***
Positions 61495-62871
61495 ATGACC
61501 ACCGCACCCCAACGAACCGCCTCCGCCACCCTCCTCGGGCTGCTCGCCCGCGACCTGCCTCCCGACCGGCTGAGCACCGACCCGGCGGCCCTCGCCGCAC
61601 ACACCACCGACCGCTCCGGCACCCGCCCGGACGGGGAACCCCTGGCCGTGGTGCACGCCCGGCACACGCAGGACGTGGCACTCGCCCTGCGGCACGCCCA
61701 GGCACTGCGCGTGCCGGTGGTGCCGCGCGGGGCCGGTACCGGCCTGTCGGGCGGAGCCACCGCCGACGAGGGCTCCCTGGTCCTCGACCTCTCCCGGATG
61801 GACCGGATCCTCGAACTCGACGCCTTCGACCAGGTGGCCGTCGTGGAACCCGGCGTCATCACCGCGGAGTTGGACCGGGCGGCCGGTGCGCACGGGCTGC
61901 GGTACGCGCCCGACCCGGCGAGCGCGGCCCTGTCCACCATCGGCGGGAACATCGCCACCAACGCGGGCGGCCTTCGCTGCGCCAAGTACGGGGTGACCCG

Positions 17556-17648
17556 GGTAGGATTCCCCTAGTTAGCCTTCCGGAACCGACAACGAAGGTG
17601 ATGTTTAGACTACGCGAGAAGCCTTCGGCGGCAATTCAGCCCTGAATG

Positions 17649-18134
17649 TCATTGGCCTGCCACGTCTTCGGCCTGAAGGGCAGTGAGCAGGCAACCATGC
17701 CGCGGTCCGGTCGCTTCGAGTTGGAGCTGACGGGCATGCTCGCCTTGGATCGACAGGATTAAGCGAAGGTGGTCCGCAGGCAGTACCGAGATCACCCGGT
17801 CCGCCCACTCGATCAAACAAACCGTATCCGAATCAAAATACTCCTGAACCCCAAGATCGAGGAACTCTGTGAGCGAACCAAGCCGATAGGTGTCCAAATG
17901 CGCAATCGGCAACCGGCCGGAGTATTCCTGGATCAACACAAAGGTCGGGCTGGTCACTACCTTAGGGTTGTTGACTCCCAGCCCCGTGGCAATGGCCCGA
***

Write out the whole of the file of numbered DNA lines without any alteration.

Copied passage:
Positions 61495-62871
61495 ATGACC
61501 ACCGCACCCCAACGAACCGCCTCCGCCACCCTCCTCGGGCTGCTCGCCCGCGACCTGCCTCCCGACCGGCTGAGCACCGACCCGGCGGCCCTCGCCGCAC
61601 ACACCACCGACCGCTCCGGCACCCGCCCGGACGGGGAACCCCTGGCCGTGGTGCACGCCCGGCACACGCAGGACGTGGCACTCGCCCTGCGGCACGCCCA
61701 GGCACTGCGCGTGCCGGTGGTGCCGCGCGGGGCCGGTACCGGCCTGTCGGGCGGAGCCACCGCCGACGAGGGCTCCCTGGTCCTCGACCTCTCCCGGATG
61801 GACCGGATCCTCGAACTCGACGCCTTCGACCAGGTGGCCGTCGTGGAACCCGGCGTCATCACCGCGGAGTTGGACCGGGCGGCCGGTGCGCACGGGCTGC
61901 GGTACGCGCCCGACCCGGCGAGCGCGGCCCTGTCCACCATCGGCGGGAACATCGCCACCAACGCGGGCGGCCTTCGCTGCGCCAAGTACGGGGTGACCCG

Positions 17556-17648
17556 GGTAGGATTCCCCTAGTTAGCCTTCCGGAACCGACAACGAAGGTG
17601 ATGTTTAGACTACGCGAGAAGCCTTCGGCGGCAATTCAGCCCTGAATG

Positions 17649-18134
17649 TCATTGGCCTGCCACGTCTTCGGCCTGAAGGGCAGTGAGCAGGCAACCATGC
17701 CGCGGTCCGGTCGCTTCGAGTTGGAGCTGACGGGCATGCTCGCCTTGGATCGACAGGATTAAGCGAAGGTGGTCCGCAGGCAGTACCGAGATCACCCGGT
17801 CCGCCCACTCGATCAAACAAACCGTATCCGAATCAAAATACTCCTGAACCCCAAGATCGAGGAACTCTGTGAGCGAACCAAGCCGATAGGTGTCCAAATG
17901 CGCAATCGGCAACCGGCCGGAGTATTCCTGGATCAACACAAAGGTCGGGCTGGTCACTACCTTAGGGTTGTTGACTCCCAGCCCCGTGGCAATGGCCCGA